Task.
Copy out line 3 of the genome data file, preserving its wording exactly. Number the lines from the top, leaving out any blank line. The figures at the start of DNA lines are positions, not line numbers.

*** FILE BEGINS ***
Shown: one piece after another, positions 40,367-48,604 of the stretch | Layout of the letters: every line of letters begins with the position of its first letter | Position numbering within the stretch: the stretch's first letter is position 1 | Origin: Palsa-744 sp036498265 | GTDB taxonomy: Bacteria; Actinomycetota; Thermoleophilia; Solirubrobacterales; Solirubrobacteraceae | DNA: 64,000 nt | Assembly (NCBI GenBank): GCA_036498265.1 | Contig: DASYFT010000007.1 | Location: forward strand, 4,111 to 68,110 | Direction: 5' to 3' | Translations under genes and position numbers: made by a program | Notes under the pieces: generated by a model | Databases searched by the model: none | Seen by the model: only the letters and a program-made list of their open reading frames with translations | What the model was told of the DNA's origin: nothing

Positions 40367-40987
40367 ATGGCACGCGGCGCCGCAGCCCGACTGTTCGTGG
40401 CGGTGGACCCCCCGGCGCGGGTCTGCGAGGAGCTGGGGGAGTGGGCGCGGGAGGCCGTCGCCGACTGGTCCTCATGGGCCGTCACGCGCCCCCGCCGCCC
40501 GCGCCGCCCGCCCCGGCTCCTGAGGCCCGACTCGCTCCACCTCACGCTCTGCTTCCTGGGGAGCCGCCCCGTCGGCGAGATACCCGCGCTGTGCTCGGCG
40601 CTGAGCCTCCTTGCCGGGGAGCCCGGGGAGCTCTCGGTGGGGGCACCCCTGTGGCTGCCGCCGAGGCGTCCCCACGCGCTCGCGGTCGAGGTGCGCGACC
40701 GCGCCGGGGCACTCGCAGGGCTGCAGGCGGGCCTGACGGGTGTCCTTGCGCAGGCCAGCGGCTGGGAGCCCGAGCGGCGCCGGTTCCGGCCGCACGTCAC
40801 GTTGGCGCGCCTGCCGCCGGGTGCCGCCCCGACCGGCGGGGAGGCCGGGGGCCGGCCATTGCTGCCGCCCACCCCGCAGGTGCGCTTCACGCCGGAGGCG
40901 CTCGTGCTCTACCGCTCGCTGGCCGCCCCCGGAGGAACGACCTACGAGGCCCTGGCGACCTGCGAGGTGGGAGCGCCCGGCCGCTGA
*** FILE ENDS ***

40367 ATGGCACGCGGCGCCGCAGCCCGACTGTTCGTGG